DNA VR in London Blends The Virtual And Physical Worlds -

DNA VR in London Blends The Virtual And Physical Worlds

Remember virtual reality? It doesn’t seem that long since VR was the buzzword at everyone’s lips in the tech sphere, but recently you’d be forgiven for thinking that it was another flash-in-the-pan technology. That’s not the case, but it’s true to say that it’s going through something of a lull in the hype phase. This is because right now we’re in-between major new hardware launches and Zuckerberg has scared people off with talk of creating the Metaverse, where we will spend all our time both working and playing in VR, which is something that people like to write about and nobody wants.

So, it’s perhaps a challenging time for DNA VR in London to reopen the doors of its Camden venue, which had to close due to the pandemic. First founded in London in 2016, DNA VR aims to combine the physical and the virtual and make VR an arcade experience – as a destination that you’d want to go to, with friends or colleagues. I went down, along with a couple of teenage VR fans, to check it out.

DNA VR in Camden is located down a flight of stairs that leads into a minimalist, windowless series of rooms each. PCs with clear side windows line shelves high up on the walls, and in each room, you’ll find VR headsets and associated gear ready to be worn.

For the techy types, the PC spec is high, if not absolute state-of-the-art – I could see Nvidia GeForce 2080 graphics card visible. The headsets are HTC Vive Pros with wireless packs, so you don’t have to be tethered to the PCs.

This is important for the first title we tried called Pirates Plague, which is a “free-roaming” game, which allows you to interact in the same space as up to three other people. This makes the biggest difference compared to playing with your friends in VR from the comfort of your own house. While you may be able to move about, there’s little chance of literally bumping into whoever you’re playing with. In this game, the possibility of doing this is a good thing.

In Pirate Plague, you each take on the role of a pirate, and one of you is the captain. You appear on the deck of a pirate ship, and you are soon attacked by another ship coming alongside, followed by sea monsters (that resemble the Sea Devils from Doctor Who). There is a canon on the deck, along with cannon balls and lighters to ignite the canons, which you can pick up and hand to each other. You have to load the cannons, set them alight, and then aim them at the attacking ship. This works best when you work as a team, and we briefly had a good flow going, with me as Captain directing the others at loading, igniting, and aiming.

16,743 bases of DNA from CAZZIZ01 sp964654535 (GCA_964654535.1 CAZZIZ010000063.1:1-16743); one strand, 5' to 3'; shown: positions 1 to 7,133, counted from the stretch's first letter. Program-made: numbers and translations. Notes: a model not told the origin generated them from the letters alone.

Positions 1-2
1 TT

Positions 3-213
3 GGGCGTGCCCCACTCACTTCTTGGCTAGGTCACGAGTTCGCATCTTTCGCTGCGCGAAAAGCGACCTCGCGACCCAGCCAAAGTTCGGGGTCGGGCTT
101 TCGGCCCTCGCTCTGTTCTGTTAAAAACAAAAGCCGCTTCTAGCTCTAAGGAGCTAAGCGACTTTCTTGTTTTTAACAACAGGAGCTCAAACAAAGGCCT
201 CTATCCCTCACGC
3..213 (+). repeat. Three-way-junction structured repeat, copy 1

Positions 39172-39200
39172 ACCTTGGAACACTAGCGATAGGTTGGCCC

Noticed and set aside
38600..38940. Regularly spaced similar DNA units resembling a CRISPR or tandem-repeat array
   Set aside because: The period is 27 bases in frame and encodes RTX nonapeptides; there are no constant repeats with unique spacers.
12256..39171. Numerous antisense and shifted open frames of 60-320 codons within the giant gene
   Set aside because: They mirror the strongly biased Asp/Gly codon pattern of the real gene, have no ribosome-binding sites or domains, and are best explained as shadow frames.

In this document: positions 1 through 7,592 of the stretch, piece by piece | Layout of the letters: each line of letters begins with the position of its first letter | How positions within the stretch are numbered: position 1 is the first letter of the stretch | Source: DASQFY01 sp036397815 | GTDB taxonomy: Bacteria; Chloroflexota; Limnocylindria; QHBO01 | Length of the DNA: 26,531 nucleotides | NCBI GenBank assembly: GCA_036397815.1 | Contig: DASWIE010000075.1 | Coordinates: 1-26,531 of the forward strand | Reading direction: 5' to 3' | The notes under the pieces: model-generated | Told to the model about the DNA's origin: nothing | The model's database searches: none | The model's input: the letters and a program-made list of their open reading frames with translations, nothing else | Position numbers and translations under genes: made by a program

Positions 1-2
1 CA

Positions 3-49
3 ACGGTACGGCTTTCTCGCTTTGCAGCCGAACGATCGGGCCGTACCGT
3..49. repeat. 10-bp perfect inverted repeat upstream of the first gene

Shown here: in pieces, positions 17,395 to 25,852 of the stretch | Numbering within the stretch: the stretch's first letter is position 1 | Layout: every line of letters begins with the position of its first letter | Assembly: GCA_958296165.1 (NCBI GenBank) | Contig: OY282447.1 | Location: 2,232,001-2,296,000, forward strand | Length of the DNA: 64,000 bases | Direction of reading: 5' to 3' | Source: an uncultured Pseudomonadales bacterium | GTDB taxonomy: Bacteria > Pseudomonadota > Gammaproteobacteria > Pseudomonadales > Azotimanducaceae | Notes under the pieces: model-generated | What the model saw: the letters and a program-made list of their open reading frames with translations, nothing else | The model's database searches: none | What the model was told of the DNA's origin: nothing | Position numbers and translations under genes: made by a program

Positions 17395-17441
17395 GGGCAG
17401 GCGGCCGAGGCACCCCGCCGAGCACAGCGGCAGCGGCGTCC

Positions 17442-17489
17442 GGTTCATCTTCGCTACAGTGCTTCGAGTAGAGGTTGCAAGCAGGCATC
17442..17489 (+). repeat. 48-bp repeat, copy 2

Things broke down a bit when the monsters appear alongside and start throwing grenades over the edge, which you have to bend down and throw back over the side. You can also pick up a sword and attack the monsters trying to board. However, when a grenade goes off, your virtual hands become twisted, so you are unable to load a canon or wield a sword, which slows you down.

Next. we went into a horror game, called Hospital of Horror, which was not particularly horrific but did give me one of the most vivid moments I’ve experienced in VR, where the floor falls away and you have to navigate a narrow wooden beam that’s left to avoid. I would have enjoyed seeming walking across a solid floor as if I’ve about to fall to my doom.

As you play these games, the staff are monitoring you and can give you advice if you’re stuck on a puzzle and can come in and sort out any technical glitches. There were a couple of these as we played. Once, one of us wasn’t the same height as everyone else inside the game, but this wasn’t deemed an issue, and when I bent over to pick up canon balls off the floor, my display would occasionally “white out”, so was advised to crouch down rather than lean forward.

After this, we explored the more conventional arcade experiences, where you stand in separate booths, even if you are in the same game. I competed against previously mentioned teenagers in Synth Riders, where you have to hit balls and streams in the air in time to the rhythm. It’s similar to Beat Saber, of which I’d heard but never played and I thought I was pretty darn excellent, only to find myself plump last – youth beats out the oldies at this one it seems. The same happened at Skyfront, where you fly around a space shooting each other in 3D laser tag.

My favorite game turned out to be the someone less high-octane Clash of Chefs, a cartooney style game set in a food stand, where you have to work together to prepare meals for hungry patrons against the clock.

After our time was done, I emerged back into the real world slightly breathless. While I think it might struggle in the hot summer months, DNA VR will be a great option when you want to do something with friends indoors, while the team-building aspects of the experience make it a good option for companies looking for something a bit different.

As a technology, VR is good enough to make a venue like this worthwhile but it’s clear to see that the technology has a long way to go to make it more attractive for the less dedicated. The resolution needs to double, the latency had to reduce, the field of view has to expand, and at the same time, the hardware needs to get lighter. It’s a series of complex and competing technical demands, that will make it challenging to achieve.

VR is still in its infancy – and in my view is akin to where 3D graphics were in the early 90s – but this is what makes it so exciting. It’s at the start of its journey and I look forward to seeing how it evolves. In the meantime, it’s worth checking out venues such as DNA VR as a fun alternative to more conventional fare.

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